Culms to 2.1+ m, erect. Leaves dark green; sheaths longer than the internodes, glabrous, usually keeled; ligules 3-11 mm, truncate to acuminate; blades (2)4-8(10) mm wide, elongate, lax, with a conspicuous midrib and white, scabridulous to scabrous margins. Panicles 4-20 cm, typically pyramidal, lower branches spreading, upper branches appressed. Spikelets 5-8 mm, subsessile. Glumes 3-5 mm; lemmas 4-8 mm, scabridulous; paleas slightly shorter than the lemmas; anthers 2-3.5 mm. 2n = 14, 21, 27-31, 42.
Alaska, Ala., Ark., Ariz., Colo., D.C., Del., Fla., Ga., Pacific Islands (Hawaii), Iowa, Idaho, Ill., Ind., Mass., Md., Mich., Minn., Mo., Miss., Mont., N.C., N.Dak., Nebr., N.J., N.Mex., Nev., Ohio, Okla., Oreg., Pa., S.C., S.Dak., Tenn., Utah, Va., Wash., Wis., W.Va., Wyo., Conn., N.Y., Maine, N.H., R.I., Vt., Tex., La., Calif., Puerto Rico, Kans., Alta., B.C., Greenland, Man., N.B., Nfld. and Labr. (Labr.), N.S., Ont., P.E.I., Que., Yukon, Ky.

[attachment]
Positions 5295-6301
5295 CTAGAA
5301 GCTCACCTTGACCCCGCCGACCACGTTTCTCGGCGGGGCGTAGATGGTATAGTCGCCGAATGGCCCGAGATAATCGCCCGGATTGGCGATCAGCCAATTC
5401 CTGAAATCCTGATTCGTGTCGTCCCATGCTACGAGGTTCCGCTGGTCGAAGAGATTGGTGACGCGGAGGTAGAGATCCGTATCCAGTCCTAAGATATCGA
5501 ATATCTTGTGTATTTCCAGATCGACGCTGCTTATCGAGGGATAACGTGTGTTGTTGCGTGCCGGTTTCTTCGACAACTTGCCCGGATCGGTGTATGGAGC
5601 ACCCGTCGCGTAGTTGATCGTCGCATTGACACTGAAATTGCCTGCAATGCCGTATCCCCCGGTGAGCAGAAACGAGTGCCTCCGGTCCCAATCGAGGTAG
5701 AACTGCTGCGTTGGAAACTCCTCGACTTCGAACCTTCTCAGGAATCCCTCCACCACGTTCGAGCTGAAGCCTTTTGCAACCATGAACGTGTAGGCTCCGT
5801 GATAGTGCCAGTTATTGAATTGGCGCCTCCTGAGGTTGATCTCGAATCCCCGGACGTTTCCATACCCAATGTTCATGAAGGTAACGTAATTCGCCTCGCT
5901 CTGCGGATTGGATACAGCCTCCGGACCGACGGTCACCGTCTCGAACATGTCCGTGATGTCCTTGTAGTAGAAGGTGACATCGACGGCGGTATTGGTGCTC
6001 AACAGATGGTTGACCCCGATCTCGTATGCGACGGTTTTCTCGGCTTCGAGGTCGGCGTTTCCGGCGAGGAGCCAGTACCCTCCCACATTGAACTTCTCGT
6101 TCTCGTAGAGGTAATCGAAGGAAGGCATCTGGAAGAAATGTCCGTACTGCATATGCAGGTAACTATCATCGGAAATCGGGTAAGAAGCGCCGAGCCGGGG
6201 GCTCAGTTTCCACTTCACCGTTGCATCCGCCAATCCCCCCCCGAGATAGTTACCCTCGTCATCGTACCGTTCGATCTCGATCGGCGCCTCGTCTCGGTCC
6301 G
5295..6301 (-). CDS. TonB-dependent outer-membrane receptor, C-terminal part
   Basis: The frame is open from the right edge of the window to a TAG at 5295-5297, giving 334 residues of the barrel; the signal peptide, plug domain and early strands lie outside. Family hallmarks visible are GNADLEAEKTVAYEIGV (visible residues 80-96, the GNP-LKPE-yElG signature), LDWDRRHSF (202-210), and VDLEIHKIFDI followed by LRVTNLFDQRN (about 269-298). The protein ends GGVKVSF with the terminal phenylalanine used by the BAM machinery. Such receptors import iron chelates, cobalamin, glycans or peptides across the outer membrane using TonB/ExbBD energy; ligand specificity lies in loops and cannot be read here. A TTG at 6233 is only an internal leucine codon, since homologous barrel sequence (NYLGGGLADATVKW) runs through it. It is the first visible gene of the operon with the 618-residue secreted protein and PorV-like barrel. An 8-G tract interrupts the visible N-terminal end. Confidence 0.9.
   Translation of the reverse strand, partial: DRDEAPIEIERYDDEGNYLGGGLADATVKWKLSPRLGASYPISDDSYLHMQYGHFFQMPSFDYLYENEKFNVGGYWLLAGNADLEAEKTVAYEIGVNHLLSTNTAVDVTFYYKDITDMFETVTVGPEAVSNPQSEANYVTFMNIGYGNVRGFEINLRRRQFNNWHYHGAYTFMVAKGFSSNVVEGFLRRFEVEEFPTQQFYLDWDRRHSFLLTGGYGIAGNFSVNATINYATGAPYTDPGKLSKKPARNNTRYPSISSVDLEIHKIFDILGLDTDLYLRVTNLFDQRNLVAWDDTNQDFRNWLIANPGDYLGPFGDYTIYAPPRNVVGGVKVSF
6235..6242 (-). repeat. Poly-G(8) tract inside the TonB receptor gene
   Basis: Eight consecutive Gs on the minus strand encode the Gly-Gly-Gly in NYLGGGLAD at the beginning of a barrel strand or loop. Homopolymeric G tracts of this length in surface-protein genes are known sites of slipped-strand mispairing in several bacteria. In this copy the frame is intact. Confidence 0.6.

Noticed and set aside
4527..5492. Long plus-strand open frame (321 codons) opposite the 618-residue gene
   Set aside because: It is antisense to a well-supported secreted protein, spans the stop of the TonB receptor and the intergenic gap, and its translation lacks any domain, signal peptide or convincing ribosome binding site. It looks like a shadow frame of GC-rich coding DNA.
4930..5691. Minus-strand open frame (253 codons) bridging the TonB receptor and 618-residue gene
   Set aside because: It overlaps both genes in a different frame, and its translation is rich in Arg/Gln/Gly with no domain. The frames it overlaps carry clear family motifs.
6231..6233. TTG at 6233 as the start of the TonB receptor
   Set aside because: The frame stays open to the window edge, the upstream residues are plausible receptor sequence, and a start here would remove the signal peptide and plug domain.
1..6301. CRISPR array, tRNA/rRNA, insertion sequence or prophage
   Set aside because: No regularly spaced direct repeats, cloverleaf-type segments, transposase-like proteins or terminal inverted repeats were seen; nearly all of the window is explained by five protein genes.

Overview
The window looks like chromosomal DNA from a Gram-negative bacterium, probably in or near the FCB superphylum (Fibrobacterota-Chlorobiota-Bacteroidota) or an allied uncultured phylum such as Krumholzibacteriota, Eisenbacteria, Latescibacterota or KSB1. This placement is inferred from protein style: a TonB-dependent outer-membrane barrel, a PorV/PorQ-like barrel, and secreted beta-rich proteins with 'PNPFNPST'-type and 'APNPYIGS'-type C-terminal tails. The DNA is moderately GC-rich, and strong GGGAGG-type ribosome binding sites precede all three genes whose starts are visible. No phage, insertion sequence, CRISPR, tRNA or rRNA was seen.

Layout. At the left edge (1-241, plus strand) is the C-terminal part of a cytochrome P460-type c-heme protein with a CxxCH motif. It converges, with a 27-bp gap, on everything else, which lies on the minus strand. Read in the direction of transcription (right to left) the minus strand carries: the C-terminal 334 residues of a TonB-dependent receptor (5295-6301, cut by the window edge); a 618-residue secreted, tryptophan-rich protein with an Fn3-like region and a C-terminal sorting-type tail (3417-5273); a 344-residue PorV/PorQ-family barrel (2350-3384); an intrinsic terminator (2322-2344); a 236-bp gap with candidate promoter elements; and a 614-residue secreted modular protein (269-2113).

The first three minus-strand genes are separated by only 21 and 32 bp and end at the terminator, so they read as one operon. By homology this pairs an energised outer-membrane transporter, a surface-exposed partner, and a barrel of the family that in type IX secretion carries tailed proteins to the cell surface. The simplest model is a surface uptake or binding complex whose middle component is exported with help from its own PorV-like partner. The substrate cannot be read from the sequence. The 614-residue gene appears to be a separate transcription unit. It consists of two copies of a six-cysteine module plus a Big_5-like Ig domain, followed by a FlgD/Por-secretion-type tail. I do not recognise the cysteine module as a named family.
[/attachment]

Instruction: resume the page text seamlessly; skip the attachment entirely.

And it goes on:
Dactylis glomerata grows in pastures, meadows, fence rows, roadsides, and similar habitats throughout North America. Native to Eurasia and Africa, it has been introduced throughout most of the cool-temperate regions of the world as a forage grass. It provides nutritious forage that is relished by all livestock, as well as by deer, geese, and rabbits. When abundant, the pollen can be a major contributor to hay fever.
The species includes both diploid and tetraploid populations. Although several infraspecific taxa have been described, based generally on the size of the stomata and pollen, variation in pubescence, and panicle features, formal taxonomic recognition does not seem warranted. Numerous cultivars have been developed for agricultural use.